Tracy – Just about everything; finally working towards my dream. New experiences and a new chapter. Meeting new people. The online simulation place that we are currently doing is a fabulous way of learning new skills whilst keeping us safe. 

Sarah – I am enjoying finally studying something I really enjoy! I really enjoyed my first uni experience socially, but I really struggled to stay motivated academically near the end because I kind of lost interest after three solid years of the same subject. With nursing, everything is different and so interesting, so I don’t see that happening this time!

Is having your mother/daughter along with you on this journey changed your uni experience?

Sarah – It’s kind of nice living with someone else on the course, I think. We don’t have to worry about missing something (especially with online learning) because there are two sets of eyes on everything! For me, it hasn’t changed too much because this time around I am really focusing on the course as a career prospect for myself. It’s really nice to share something so special with your mum – going to uni with a parent has got to be one of those pinch-yourself moments. My friends’ reactions are all positive as well which is really nice!

Tracy – Like Sarah mentions it’s good having someone else in the house on the course as we have been able to support each other, especially as the course is online. It’s a new way of working and if one of us misses something the other picks it up. Plus, it’s good to have two perspectives. I think I have an added bonus as Sarah is used to the more up to date IT literacy so she has supported me a little with this. My friends are absolutely made up for me – they have smiled when mentioning I’m on the course with my Sarah and think it’s fantastic.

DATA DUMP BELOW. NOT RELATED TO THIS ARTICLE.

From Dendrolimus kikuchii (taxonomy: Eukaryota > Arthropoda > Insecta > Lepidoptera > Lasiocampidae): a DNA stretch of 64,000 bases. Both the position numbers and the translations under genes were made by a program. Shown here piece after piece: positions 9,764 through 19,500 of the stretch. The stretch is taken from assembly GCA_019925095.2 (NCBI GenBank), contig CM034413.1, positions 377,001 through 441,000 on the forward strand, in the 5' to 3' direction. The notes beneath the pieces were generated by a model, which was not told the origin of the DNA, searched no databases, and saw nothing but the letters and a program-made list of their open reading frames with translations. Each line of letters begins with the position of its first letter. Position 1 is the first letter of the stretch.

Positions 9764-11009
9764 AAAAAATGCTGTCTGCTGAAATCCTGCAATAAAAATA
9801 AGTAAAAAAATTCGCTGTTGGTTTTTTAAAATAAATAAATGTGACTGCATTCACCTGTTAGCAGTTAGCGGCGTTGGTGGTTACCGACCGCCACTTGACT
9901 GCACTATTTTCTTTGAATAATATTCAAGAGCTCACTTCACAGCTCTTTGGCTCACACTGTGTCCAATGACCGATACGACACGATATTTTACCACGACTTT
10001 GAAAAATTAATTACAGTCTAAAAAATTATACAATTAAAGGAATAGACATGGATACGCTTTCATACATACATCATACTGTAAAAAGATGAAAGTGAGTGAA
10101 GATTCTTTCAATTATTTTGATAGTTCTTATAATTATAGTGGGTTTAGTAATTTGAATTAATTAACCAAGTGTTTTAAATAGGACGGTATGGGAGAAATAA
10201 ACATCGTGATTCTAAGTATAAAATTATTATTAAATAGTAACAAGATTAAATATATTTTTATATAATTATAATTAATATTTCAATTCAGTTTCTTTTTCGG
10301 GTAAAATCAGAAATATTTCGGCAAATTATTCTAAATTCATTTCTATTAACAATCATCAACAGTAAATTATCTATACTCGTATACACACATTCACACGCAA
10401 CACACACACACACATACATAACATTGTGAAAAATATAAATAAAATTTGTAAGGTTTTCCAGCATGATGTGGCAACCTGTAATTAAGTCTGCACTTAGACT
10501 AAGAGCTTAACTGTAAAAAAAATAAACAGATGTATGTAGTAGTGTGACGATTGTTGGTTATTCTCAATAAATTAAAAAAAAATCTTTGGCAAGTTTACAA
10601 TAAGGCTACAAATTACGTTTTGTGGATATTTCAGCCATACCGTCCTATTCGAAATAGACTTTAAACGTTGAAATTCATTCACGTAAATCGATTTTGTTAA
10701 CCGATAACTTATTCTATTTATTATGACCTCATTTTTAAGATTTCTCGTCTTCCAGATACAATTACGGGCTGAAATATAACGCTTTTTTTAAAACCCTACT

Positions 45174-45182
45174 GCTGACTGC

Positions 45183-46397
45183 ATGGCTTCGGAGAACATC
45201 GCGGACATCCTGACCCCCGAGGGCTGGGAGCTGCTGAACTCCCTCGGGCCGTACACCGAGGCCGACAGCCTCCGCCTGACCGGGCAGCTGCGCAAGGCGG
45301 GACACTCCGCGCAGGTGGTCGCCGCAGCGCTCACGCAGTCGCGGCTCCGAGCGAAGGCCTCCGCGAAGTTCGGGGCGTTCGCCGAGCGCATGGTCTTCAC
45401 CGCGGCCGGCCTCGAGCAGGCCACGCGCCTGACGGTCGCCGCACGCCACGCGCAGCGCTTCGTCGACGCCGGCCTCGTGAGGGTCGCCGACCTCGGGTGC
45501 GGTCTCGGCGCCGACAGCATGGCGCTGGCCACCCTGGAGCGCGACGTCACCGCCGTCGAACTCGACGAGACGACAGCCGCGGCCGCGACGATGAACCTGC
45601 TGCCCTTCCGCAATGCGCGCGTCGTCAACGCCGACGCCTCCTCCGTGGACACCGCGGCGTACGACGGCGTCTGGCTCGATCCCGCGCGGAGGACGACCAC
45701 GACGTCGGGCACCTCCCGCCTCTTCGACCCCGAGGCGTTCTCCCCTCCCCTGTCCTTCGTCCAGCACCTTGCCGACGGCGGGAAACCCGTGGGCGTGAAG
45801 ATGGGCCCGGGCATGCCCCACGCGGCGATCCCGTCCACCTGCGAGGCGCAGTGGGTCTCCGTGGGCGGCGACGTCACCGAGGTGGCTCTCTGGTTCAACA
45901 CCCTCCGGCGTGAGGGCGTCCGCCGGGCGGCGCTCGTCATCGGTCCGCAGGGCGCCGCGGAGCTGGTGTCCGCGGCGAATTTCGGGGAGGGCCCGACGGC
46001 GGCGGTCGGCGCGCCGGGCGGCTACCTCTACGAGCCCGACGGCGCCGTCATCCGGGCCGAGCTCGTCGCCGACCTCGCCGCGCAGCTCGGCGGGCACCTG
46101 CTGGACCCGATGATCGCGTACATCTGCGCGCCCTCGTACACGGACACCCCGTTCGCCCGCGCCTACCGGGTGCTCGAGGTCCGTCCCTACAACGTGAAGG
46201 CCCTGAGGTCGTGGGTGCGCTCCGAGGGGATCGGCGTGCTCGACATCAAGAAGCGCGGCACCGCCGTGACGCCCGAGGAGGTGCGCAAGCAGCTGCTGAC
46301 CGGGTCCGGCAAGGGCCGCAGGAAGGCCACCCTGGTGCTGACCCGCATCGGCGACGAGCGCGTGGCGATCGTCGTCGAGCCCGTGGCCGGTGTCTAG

Is there healthy competition between you?

Sarah – Definitely. Me and mum did the couch to 5k at the beginning of lockdown and the only thing that got us through it was not wanting to be the first one to stop running! We aren’t angry in competition though, it’s more healthy and supportive. It’s nice to be able to work together, with revision and stuff. We’ve been lucky really because this could be quite an isolating time for first-year students but we obviously live together.

Tracy – Goodness yes…it will not be around marks, it is around supportive competition. As Sarah mentions the 0 to 5k, god, I was knackered at the beginning. I had always been a walker but had never ran and neither of us were going to be the first to stop running. I felt like Forrest Gump! It’s good to be able to work together although for some things like biosciences – it takes me a little longer to pick things up and Sarah is very patient.

What sort of challenges will COVID-19 bring to your current studies and future roles in nursing? How do you think you’ll rise to these challenges?

Sarah – One of the things I kind of worry about is physical experience/training which has obviously been difficult with lockdown and social distancing rules. The uni has been great getting us in for key training and vaccines, but there’s only so much that can be done at the moment so I worry about going into a placement for the first time with less experience than what would normally be expected. However, we will have our theory to lean on, as well as the sessions uni have managed to arrange for us.

It is also a bit nerve wracking going into placements when the virus is as bad as it is at the moment but it feels nice to be able to actually play a part in it all and make a difference by helping. I think the only way to rise to these challenges now is to stay positive and work together!

Tracy – I guess that, like Sarah, I have been wondering how this will affect placements with the current rise in cases and if we have to isolate how this will affect our hours and will we know enough to go onto placements. Like Sarah mentions, I am also a little nervous about going onto placements whilst this virus is still so virulent too but I guess it is about taking one step at a time and being there to support each other.

If Tracy and Sarah have inspired you to take on the challenge of nursing, why not take a look at what nursing courses are on offer at LJMU?

Source: Nursing Times.



Comments

Related

Cancer5

Olympus partnership to train more professionals in cancer screening

29/07/21

International Day of the Midwife Rollup

International Day of the Midwife


Get in touch

Have feedback or have an idea for a feature? Email us at